Previously I have always used HSS tools than I hand grind to a likely looking shape for general turning and carbide for parting / boring. Recently I've been turning some aluminium shafts from 70mm bar which required removing a significant amount of material and kept getting the 'rats nest' problem with long stringy chips:
I briefly tried grinding a chipbreaker on to the HSS tool, but that didn't work. Looking back I think I wasn't using a high enough feedrate, but anyway I decided to buy this carbide tool which accepts CCMT09 inserts:
ISO Klemmdrehhalter SCLCR 2020 K09 + WSP NEU 004 | eBay
After I bit of reading and experimenting I've found that at a feed of greater than abou 0.009ipr or above (I tried up to 0.015ipr), the chip breaks nicely leaving a sensible pile of swarf. I used 2.5-3mm depth of cut, so 5-6mm from the diameter per pass:
Considering this is just a roughing pass, the finish isn't bad:
The reason I'm posting this is I'm not sure if it's going to cause excessive wear to my lathe using it at this sort of speed, since it's so much greater than I'm used to using with HSS. Clearly I want to use this tool efficiently, but not at the expense of the spindle bearings. The power used for the last cut was about 1.8kW (based on chance in current from no load to when cutting) and using a fraction under 2.2kW, which is the spindle motor rating.
The spindle speed I used is probably a bit fast, so if necessary I can reduce the power by decreasing that. Every website I look at seems to quote a different feed/rev for aluminium - anything from 0.005ipr to 0.05 ipr. I suspect the insert manufacture is the best place to find out, so the datasheet for an insert similar to the one I'm using (CCMT09T308) suggests 0.3mm/rev and up to 4.5mm DOC, which is not far off what I used, except I think those figures are for steel and this insert is intended for steel. Using a greater feed/rev should reduce the spindle power required for a given material removal rate, but it looks like I'm close to the limit of the insert I'm using.
Has anyone here used these inserts, I've read good things about them but at 5-10 times the price of the normal inserts I should hope so? I've used the polished aluminium ones from APT in a boring bar and they work very well in aluminium.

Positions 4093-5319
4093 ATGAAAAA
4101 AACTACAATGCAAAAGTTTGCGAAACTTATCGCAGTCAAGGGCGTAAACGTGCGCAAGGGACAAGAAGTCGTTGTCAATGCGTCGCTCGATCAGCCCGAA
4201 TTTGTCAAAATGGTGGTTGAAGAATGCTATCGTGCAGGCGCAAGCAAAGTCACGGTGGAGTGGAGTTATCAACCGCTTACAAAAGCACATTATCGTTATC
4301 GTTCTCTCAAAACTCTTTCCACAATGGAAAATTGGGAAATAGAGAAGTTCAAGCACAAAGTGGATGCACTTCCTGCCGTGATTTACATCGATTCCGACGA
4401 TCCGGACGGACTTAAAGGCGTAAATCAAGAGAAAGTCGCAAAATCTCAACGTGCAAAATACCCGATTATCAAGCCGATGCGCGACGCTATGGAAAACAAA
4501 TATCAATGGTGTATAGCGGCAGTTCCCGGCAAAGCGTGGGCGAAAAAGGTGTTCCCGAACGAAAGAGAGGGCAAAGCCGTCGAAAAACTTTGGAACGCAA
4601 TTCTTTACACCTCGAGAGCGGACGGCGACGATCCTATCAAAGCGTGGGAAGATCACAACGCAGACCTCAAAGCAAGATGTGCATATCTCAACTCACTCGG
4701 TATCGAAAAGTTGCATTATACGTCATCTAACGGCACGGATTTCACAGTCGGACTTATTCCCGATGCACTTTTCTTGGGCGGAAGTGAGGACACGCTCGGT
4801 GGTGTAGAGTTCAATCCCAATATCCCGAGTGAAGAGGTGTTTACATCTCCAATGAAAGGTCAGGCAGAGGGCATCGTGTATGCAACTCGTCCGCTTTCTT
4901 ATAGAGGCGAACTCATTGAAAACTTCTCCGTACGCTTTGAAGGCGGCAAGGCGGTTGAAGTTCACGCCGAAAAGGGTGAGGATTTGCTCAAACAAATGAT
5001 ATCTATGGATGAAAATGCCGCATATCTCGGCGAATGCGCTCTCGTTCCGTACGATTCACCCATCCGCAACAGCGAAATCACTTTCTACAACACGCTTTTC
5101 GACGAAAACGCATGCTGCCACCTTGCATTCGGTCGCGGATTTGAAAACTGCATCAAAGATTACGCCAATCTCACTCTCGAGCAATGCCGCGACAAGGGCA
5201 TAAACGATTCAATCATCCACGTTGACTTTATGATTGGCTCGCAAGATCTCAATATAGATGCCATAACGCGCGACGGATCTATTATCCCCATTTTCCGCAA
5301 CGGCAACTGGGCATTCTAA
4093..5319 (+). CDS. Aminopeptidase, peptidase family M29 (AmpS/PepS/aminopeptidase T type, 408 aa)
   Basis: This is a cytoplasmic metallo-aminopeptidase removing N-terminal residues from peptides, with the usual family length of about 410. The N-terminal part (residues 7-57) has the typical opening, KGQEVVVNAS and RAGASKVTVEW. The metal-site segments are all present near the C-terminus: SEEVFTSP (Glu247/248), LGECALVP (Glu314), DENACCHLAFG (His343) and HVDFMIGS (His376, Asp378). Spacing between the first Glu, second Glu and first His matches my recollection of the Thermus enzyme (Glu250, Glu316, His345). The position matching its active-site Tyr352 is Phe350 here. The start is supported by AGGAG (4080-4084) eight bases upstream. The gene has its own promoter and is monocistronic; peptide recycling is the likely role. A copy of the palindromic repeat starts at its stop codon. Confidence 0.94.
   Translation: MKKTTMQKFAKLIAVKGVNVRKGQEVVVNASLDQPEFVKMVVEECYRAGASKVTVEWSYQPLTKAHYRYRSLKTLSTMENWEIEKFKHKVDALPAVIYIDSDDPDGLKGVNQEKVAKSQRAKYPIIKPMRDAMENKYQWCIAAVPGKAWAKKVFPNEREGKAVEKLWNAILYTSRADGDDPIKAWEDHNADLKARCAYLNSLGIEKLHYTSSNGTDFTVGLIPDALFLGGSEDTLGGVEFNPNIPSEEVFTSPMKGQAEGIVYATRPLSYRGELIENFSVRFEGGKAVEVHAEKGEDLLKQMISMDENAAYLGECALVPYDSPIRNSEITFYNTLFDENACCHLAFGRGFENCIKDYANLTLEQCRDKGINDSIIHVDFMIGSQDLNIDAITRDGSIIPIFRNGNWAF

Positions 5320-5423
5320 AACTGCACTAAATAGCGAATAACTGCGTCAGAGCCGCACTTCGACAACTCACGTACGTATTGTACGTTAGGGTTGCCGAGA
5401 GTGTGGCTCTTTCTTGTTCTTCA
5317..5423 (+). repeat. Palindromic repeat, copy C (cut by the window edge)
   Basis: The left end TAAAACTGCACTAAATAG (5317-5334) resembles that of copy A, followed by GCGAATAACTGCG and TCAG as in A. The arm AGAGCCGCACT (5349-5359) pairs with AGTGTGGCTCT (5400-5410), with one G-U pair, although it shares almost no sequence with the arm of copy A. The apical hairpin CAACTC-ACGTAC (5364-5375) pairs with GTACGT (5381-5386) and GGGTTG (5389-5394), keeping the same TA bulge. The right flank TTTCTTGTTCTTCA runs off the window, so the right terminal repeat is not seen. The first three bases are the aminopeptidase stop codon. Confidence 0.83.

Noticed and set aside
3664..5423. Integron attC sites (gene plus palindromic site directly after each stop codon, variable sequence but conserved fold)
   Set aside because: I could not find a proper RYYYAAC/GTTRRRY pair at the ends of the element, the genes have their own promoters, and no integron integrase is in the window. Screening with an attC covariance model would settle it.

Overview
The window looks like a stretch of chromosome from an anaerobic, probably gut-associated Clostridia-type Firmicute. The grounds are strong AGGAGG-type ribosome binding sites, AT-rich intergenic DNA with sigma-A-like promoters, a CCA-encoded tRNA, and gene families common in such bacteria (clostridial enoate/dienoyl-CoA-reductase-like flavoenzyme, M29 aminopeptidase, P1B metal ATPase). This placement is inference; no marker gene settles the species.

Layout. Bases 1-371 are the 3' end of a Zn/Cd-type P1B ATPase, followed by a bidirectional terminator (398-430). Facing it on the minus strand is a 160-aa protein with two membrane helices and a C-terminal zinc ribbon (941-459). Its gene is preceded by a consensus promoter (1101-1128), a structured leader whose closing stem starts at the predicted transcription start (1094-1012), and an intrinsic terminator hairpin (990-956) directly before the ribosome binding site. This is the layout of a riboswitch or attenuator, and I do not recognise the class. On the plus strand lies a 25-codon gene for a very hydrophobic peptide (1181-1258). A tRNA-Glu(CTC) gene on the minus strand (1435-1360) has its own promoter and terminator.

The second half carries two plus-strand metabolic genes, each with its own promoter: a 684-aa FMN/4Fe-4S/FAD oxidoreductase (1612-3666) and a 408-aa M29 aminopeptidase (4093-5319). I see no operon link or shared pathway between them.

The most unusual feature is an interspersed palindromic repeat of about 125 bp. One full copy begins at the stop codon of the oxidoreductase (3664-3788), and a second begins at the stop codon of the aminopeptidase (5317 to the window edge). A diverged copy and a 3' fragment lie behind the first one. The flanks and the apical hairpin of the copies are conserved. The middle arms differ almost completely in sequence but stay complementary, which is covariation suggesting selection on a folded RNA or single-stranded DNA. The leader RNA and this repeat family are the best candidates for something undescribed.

Last edited by Jonathan; 16-12-2012 at 01:26 AM.
Now days I only ever use carbide insert tooling has the removal rates are so much better than HSS. When first started using them I wasn't too impressed until someone far more experienced using lathes told me I was cutting far too slow and shallow.
For Aluminium I have CCGT tooling using HA or AR inserts and Couldn't believe the difference and time savings when I eventually plucked the courage to try deeper than steel. Seemed the more I pushed the better it got( up to a point obviously)
I rough cut Alu at 0.3mm/rev but slightly lower DOC @ 3.5 and It certainly hasn't hurt my little Boxford.
The biggest issue with taking such big cuts with aluminium, is more speed than the amount of force required, so just keep an eye that things aren't heating up too much, and the headstock oil is clean and topped up.
PCD is for tough materials and/or where long term tolerance needs to be held i.e. on CNC machines that are expected to churn out thousands of parts while unattended. On anything else, it's pretty much a waste of money with minimal benefits.
I find polished inserts the best ( I get them from where I work) also the faster the spindle speed the better. The "birds nest" could also be down to the grade of Aluminium that you use.Again I get bar ends from work, we use FC1 and it chips beautifully. I also find a light spray of WD40 helps with cutting and finish.
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